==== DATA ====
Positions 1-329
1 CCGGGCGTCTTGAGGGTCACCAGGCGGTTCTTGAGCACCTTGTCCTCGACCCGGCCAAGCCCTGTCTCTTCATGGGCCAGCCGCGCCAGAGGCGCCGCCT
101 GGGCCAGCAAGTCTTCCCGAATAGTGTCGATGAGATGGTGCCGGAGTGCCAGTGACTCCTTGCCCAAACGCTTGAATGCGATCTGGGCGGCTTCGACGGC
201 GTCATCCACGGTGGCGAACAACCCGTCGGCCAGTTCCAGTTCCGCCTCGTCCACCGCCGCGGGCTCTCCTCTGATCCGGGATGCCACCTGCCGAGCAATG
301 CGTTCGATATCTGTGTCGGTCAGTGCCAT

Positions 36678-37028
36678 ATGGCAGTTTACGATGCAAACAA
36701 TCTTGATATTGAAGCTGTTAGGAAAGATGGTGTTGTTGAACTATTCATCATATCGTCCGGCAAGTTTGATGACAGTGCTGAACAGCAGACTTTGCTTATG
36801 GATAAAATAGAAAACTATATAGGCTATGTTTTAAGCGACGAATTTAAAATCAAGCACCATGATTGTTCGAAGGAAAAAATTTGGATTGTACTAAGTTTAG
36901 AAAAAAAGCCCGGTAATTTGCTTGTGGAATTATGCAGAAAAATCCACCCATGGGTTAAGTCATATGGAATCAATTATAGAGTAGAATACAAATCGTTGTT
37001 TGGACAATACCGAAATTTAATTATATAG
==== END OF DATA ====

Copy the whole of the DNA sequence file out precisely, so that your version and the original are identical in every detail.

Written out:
Positions 1-329
1 CCGGGCGTCTTGAGGGTCACCAGGCGGTTCTTGAGCACCTTGTCCTCGACCCGGCCAAGCCCTGTCTCTTCATGGGCCAGCCGCGCCAGAGGCGCCGCCT
101 GGGCCAGCAAGTCTTCCCGAATAGTGTCGATGAGATGGTGCCGGAGTGCCAGTGACTCCTTGCCCAAACGCTTGAATGCGATCTGGGCGGCTTCGACGGC
201 GTCATCCACGGTGGCGAACAACCCGTCGGCCAGTTCCAGTTCCGCCTCGTCCACCGCCGCGGGCTCTCCTCTGATCCGGGATGCCACCTGCCGAGCAATG
301 CGTTCGATATCTGTGTCGGTCAGTGCCAT

Positions 36678-37028
36678 ATGGCAGTTTACGATGCAAACAA
36701 TCTTGATATTGAAGCTGTTAGGAAAGATGGTGTTGTTGAACTATTCATCATATCGTCCGGCAAGTTTGATGACAGTGCTGAACAGCAGACTTTGCTTATG
36801 GATAAAATAGAAAACTATATAGGCTATGTTTTAAGCGACGAATTTAAAATCAAGCACCATGATTGTTCGAAGGAAAAAATTTGGATTGTACTAAGTTTAG
36901 AAAAAAAGCCCGGTAATTTGCTTGTGGAATTATGCAGAAAAATCCACCCATGGGTTAAGTCATATGGAATCAATTATAGAGTAGAATACAAATCGTTGTT
37001 TGGACAATACCGAAATTTAATTATATAG